“It was more than I had expected,” Stith said. “With the course content, the caliber of the instructors, the fellow participants – you had folks from all over the country – you have opportunities to share ideas and innovative strategies.”

The program has spawned spinoff versions, run by Duke, across North Carolina and in Colorado and Virginia.

“It’s rewarding because people from all walks of life want to learn about this,” said Nancy Love, director of the Nonprofit Management Program.

Pushing Careers ForwardA recent course on human resources from Duke Continuing Studies’ Professional Certificate Programs drew a wide range of participants. Submitted photo.

Dee Holland became administrative manager of Duke Continuing Studies’ Professional Certificate Programs, which provides courses and conferences for working professionals, after leaving behind a position in the telecommunications industry. By altering the path of her career, she has a unique appreciation of helping others do the same.

“We offer classes that either enhance people’s existing skills or give them skills to move into a different industry depending,” Holland said.

Duke Continuing Studies offers around 40 professional enrichment courses, many resulting in industry-recognized certificates. Offered in night, weekend and online formats and taught by industry pros, the courses cover subjects such as big data, digital media and business ethics and can help participants become paralegals or human resources managers.

“We receive emails from people who took our courses saying ‘Look, I just got a new job, thank you so much,’” Holland said. “That makes it all worthwhile.”

Inspiring Young MindsCampers drop eggs from a balcony as part of an activity for the Duke Biosciences & Engineering Camp. Photo by Stephen Schramm.

After a long career as an educator at Carolina Friends School, Thomas Patterson became the director for Duke Continuing Studies Youth Programs 14 years ago. Overseeing 14 academically-oriented summer camps for around 500 middle and high school students, the job plays to Patterson’s strength.

“As a former educator, it’s always been my interest to find things that pique the imagination of kids,” Patterson said.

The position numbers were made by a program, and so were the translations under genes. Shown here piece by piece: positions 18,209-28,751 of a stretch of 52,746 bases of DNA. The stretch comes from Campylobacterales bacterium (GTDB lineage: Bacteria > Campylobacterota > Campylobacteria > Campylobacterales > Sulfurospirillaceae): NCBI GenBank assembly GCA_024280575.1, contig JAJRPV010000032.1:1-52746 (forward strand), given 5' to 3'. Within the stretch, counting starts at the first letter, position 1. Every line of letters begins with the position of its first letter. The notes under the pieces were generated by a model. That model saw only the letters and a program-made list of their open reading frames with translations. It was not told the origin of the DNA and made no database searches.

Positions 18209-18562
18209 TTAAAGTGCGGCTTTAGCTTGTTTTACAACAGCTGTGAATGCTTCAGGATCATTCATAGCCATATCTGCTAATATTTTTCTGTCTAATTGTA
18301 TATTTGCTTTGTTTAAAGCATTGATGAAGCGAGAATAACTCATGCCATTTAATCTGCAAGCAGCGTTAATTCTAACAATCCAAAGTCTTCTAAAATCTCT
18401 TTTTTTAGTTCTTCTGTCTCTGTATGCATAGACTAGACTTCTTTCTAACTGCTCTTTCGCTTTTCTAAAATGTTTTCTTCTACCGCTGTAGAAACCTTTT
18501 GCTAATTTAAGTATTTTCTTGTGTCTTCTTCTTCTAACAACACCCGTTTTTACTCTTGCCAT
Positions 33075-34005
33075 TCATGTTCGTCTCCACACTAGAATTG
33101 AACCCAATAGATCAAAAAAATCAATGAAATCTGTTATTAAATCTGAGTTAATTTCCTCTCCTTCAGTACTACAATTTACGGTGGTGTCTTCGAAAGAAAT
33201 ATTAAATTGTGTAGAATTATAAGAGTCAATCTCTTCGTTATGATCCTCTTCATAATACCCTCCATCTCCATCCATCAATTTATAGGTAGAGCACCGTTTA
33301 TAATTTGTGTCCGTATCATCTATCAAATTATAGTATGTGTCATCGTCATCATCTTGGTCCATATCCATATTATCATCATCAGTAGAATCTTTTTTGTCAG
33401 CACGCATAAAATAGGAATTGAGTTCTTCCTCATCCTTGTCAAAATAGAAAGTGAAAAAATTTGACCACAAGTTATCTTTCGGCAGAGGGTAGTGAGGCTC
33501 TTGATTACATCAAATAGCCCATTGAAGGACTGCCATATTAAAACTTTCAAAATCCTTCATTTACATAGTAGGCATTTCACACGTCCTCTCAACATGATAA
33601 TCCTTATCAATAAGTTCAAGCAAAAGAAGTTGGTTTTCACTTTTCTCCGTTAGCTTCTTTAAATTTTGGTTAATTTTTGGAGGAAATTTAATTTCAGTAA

The residential and day camps, cover a wide range of subjects, from writing and engineering to drones and game design. The goal is to find what young people are passionate about and use the academic resources of Duke help them dig deeper.

“We want them to be intrigued and curious and to have many opportunities to grow and develop their talents and interests,” Patterson said.

Getting the College Experience

High school students get a taste of campus life during the summer. Photo courtesy of Duke Continuing Studies.Each summer, around 800 high school students work alongside Duke students in summer session courses, learning from Duke faculty, potentially earning college credit and getting a taste of college life.

Students in the four-week for-credit Summer College for High School Students and the non-credit three-week Summer Academy for High School Students and one-week Accelerated STEM Academy, see life through the eyes of Duke students by completing college-level coursework in Duke labs and classrooms. They also take part in enrichment activities on campus and around Durham.

“The importance lies in going beyond simply an undergraduate admission tour but really having the opportunity to experience Duke, both the culture and the classroom,” said Director of International Student Recruitment for Summer Session Nicki Charles.